What Happened to the Pavilion Trees?

An arborist is investigating why four trees at the Walter E. Sundquist Pavilion were dying.

On Wednesday morning, crews took down four locust trees that were installed amid the paving bricks at the in downtown Farmington.

In place for about six years, the trees have been slowly dying, said Farmington Downtown Development Authority Director Annette Knowles.

"It looks, preliminarily, like there was some sort of disease on the trees," she said. "The others in the Downtown Farmington Center are healthy and doing very well."

Knowles said Sue Grissim, a consultant with landscape architects Grissim Metz Andriese Associates, "was very concerned (about the trees), because it was their design." Grissim tracked down an arborist, David Roberts of Michigan State University Extension, who is examining the trees to determine what went wrong.

"They definitely want to stand behind their work," Knowles said of the company.

Roberts will be reimbursed for his mileage; otherwise, there is no cost to the DDA for his services.

Knowles said she's waiting to hear from Roberts before deciding what to do next.

"We are looking at a couple of alternatives. I was hesitant to authorize replacement until we know what went wrong," she said.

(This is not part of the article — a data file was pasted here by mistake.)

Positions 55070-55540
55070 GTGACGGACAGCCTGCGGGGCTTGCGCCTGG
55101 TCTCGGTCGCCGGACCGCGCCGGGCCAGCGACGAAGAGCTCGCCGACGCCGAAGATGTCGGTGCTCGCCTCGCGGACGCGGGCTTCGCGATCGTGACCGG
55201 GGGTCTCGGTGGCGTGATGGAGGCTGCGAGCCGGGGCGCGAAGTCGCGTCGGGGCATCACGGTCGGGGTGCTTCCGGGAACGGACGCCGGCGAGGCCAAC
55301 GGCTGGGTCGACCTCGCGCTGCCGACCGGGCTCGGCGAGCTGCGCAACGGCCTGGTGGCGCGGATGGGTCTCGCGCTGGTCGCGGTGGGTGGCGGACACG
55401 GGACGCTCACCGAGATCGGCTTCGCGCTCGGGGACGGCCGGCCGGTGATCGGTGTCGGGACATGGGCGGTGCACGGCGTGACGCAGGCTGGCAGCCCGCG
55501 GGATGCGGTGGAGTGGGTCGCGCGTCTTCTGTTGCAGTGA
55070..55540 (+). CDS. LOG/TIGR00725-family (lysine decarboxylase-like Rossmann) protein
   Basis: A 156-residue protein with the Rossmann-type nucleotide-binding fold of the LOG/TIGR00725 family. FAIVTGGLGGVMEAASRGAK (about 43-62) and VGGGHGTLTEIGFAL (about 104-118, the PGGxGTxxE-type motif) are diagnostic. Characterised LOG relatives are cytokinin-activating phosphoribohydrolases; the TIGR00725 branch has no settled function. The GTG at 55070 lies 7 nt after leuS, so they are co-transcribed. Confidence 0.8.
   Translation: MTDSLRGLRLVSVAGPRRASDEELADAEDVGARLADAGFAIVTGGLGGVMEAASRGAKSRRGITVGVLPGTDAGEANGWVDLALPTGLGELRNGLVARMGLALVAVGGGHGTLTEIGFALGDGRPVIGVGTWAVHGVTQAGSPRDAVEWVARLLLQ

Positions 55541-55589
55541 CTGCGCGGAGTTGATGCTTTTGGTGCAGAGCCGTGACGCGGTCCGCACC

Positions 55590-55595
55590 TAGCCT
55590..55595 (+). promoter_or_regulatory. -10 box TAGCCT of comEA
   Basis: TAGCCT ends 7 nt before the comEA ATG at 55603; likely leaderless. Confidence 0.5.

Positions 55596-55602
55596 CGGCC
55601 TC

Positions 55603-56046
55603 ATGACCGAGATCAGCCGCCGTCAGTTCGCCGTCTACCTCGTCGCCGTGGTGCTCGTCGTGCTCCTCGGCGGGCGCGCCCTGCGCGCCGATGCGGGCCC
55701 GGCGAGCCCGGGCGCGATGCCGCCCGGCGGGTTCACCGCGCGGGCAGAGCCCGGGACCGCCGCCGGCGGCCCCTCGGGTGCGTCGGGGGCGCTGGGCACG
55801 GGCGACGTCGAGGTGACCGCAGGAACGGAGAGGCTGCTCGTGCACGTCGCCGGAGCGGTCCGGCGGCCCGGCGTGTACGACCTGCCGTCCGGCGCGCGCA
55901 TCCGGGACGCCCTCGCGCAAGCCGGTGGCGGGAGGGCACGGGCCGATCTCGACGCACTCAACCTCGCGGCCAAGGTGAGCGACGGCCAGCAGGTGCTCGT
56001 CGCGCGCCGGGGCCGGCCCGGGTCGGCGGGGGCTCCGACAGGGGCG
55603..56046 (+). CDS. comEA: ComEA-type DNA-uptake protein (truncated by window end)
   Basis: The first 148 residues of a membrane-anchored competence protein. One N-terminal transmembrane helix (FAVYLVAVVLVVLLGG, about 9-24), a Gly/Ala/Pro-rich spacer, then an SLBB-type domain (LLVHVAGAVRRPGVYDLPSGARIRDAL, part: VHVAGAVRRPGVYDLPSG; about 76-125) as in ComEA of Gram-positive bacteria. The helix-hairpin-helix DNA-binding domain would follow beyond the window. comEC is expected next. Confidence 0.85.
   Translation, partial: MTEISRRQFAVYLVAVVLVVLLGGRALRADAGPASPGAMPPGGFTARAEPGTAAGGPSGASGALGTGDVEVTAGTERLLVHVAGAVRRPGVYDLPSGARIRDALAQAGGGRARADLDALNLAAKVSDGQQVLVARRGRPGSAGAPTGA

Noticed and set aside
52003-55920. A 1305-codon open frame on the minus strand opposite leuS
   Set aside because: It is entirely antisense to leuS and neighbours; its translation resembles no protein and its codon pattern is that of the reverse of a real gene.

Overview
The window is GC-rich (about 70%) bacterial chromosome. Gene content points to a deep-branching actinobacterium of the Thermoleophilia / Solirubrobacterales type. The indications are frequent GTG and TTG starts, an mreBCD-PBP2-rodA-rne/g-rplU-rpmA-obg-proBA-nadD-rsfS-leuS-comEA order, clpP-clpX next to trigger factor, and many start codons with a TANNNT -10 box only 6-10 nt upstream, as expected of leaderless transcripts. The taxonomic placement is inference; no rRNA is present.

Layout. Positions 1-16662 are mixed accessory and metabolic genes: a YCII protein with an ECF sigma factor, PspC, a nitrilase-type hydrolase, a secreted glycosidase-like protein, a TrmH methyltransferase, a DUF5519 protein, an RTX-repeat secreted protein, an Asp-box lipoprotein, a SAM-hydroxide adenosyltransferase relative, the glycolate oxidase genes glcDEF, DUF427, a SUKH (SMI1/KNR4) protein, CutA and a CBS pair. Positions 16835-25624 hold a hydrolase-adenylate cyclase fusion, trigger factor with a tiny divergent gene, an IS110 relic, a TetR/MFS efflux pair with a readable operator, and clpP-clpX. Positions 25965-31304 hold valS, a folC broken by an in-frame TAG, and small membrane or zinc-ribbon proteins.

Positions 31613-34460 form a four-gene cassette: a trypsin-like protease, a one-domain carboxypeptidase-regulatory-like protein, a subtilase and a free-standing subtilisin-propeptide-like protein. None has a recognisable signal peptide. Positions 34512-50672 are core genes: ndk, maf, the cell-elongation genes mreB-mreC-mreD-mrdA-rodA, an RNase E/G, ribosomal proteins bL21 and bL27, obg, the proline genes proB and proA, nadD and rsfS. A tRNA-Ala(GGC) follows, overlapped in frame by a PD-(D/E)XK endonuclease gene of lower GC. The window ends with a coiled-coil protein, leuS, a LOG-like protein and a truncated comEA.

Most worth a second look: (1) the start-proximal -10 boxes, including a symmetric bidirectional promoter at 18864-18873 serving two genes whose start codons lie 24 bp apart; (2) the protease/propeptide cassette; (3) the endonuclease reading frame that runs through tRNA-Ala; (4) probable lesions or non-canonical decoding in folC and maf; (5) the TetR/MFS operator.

Kirk McVittie July 08, 2011 at 12:08 PM
What a coincidence! Sandra and I have discussed some of the dying trees we have seen around Downtown during our walks this week!
marilyn lennis July 17, 2011 at 01:19 PM
City trees have a rough life. Cars, concrete, pedestrians all can stress trees. Honey Locusts are usual a good choice for urban environments, although they do have a number of common insect pests. Look at the site for the trees that died: a 6 foot by 6 foot patch of soil among pavers. The site is dry, hot in summer and people step on the roots. If you were a tree would you thrive there? Marilyn Lennis Horticulturist


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